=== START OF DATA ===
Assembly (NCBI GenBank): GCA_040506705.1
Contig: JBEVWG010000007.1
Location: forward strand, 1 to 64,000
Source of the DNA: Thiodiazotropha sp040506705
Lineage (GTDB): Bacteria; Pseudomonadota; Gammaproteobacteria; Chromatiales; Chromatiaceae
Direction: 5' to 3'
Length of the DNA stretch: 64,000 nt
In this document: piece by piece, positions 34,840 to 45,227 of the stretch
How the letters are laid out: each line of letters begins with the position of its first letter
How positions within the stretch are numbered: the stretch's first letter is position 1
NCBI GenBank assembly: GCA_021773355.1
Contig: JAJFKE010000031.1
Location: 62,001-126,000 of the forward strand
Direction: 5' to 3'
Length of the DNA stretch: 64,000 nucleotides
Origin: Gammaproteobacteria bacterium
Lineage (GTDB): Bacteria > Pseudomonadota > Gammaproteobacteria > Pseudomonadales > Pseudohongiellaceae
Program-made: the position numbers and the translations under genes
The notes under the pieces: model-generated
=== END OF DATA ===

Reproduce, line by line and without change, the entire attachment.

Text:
Assembly (NCBI GenBank): GCA_040506705.1
Contig: JBEVWG010000007.1
Location: forward strand, 1 to 64,000
Source of the DNA: Thiodiazotropha sp040506705
Lineage (GTDB): Bacteria; Pseudomonadota; Gammaproteobacteria; Chromatiales; Chromatiaceae
Direction: 5' to 3'
Length of the DNA stretch: 64,000 nt
In this document: piece by piece, positions 34,840 to 45,227 of the stretch
How the letters are laid out: each line of letters begins with the position of its first letter
How positions within the stretch are numbered: the stretch's first letter is position 1
NCBI GenBank assembly: GCA_021773355.1
Contig: JAJFKE010000031.1
Location: 62,001-126,000 of the forward strand
Direction: 5' to 3'
Length of the DNA stretch: 64,000 nucleotides
Origin: Gammaproteobacteria bacterium
Lineage (GTDB): Bacteria > Pseudomonadota > Gammaproteobacteria > Pseudomonadales > Pseudohongiellaceae
Program-made: the position numbers and the translations under genes
The notes under the pieces: model-generated